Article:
After the battles of forestry workers in the Arauco region and copper miners working for the state owned Codelco company, subcontracted workers are targeting the private mining industry.
The world economy has been floating on a sea of cheap credit for much of the present decade. The sharp falls on global stock exchanges last week may have marked the moment when the financial markets realised this era is coming to an end.
If you visit Italy, you will notice that, wherever you’re staying, the main street or square will almost invariably be named after Giuseppe Garibaldi. Garibaldi is the national hero who led the movement to unite Italy in the mid-19th century.
Gordon Brown talks of housing as "one of the great causes of our time". Last week his new government launched its "green paper" discussion document on the issue.
The people of the city of Hull feel that they have been abandoned. On 25 June the city was devastated by floods. Five weeks later tens of thousands of its most vulnerable citizens are still coping on their own with the devastation.
Hilary Benn, the secretary of state for environment, food and rural affairs, said earlier this month, "It is vital that we learn lessons now about how to manage and respond to this type of disaster in the future."
All the contending powers feared the Second World War would end in revolution as the 1914-18 conflict had.
Cambridge Around 30 trade unionists attended a lively picket line in Cambridge. The CWU members had whistles, megaphones and music in a solid strike. Management tried to bully and harrass those on the picket line by telling them to stop whistling and shouting 'scab' at the few mainly managers who were crossing the picket line and breaking the strike. The picket held firm and workers told them 'You may manage us in there, but this is our picket line and we will not be told what to do'. They soon scurried away and the noise continued.
Hundreds of angry post workers walked out of their delivery offices in Glasgow unofficially as a protest against bullying management today.
A strike-breaking post office manager driving a Royal Mail articulated lorry was involved in a fatal accident in Exeter on Thursday of last week.
Asset stripping Royal Mail is to embark on a second massive sale of property assets – just months after concluding a first deal in which 300 sites were disposed of, netting £70 million.
Picketing post workers in Watford scored a major goal against their management and in favour of working class unity on Wednesday last week when they convinced a coach load of Polish agency workers not to break their strike.
The third postal workers’ strike last week was as solid as the previous two.
After four days of well supported strikes, postal workers should be proud of the stand they have taken to defend public postal services, defy bullying management and defend decently paid jobs.
A series of unofficial walkouts have demonstrated the feeling to hit back at management in the post.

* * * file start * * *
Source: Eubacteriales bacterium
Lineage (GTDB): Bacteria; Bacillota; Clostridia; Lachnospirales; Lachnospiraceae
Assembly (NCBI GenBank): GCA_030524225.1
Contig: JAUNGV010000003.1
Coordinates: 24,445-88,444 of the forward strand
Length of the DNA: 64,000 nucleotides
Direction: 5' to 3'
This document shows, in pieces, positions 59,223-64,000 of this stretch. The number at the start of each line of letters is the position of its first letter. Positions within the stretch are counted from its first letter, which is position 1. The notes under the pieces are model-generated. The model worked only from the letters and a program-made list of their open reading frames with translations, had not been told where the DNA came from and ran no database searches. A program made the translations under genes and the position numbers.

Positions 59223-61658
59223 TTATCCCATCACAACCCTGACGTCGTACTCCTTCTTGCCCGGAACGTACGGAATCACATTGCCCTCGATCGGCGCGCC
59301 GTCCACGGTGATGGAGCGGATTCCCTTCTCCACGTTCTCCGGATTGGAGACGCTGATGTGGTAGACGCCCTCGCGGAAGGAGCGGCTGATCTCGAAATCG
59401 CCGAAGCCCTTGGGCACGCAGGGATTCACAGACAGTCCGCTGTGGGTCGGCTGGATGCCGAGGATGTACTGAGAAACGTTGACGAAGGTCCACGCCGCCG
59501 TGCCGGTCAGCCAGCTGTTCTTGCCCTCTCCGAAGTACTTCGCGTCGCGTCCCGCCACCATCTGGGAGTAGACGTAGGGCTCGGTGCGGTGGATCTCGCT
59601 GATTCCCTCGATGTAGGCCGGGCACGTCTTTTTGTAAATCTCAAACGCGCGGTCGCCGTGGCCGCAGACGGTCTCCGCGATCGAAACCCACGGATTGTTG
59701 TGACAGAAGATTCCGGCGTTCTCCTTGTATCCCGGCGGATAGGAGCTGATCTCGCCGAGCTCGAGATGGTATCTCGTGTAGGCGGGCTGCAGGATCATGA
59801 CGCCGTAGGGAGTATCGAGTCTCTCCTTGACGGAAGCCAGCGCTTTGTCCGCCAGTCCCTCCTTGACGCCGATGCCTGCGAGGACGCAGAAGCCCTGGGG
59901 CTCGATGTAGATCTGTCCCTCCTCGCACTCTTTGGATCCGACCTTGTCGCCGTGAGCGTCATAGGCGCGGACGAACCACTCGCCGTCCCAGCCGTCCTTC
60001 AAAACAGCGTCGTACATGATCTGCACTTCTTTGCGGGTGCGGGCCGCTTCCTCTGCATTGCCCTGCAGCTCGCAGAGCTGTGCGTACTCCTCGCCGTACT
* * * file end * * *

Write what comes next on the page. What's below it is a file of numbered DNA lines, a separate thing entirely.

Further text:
Unofficial walkouts are adding to the scale of the ongoing strike action by postal workers across the country.
Unofficial post strikes at Glasgow and Newcastle have ended after mass meetings there voted to return to work. A lunchtime mass meeting in Glasgow today saw a close vote to end the stoppage.
A national demonstration and rally in support of the Royal Mail dispute will be held on Tuesday 21 August.
Post workers in Glasgow and the west of Scotland have voted to end their unofficial action and return to work. More than 700 postal workers attended a two hour mass meeting in Glasgow. They debated the way forward for their dispute as well as putting questions to CWU union officials and voting at the end of the meeting by a proportion of around five to two to return to work. No agreement has been reached with management about the terms of returning to work.
Future days of strike action by the different functions in Royal Mail are as follows:
In A Disappearing Number – Complicite’s much anticipated new producation – the mathematician GH Hardy seeks to comprehend the ideas of the genius Srinivasa Ramanujan in the chilly English surroundings of Cambridge during the First World War.
Decent science documentaries are few and far between these days. They have been a prominent casualty of the commercialisation and cost-cutting that has hit the television industry.
East London rapper Lethal Bizzle’s superb new album Back To Bizznizz defies easy categorisation – and it certainly can’t simply be filed under "grime".
Half Of A Yellow Sunby Chimamanda Ngozi Adichie Chimamanda Ngozi Adichie rightly won the Orange prize for fiction for this novel set during the Nigeria-Biafran war in the 1960s.
How to appear to be a breath of fresh air after the bad old days of Tony Blair – while maintaining the hated man’s policies? That’s the central conundrum of Gordon Brown’s premiership.
We shall not be moved While the government talk of creating more "social housing", Hackney council in east London has unveiled plans to "decant" (evict) up to 160 families from the Gascoyne Estate.
"Now we have won America can go out of Iraq. Perhaps not today but certainly tomorrow or the next day."Younis Mahmoud captain of the Iraqi football team after scoring the winning goal in the Asian cup final
Meetings And Events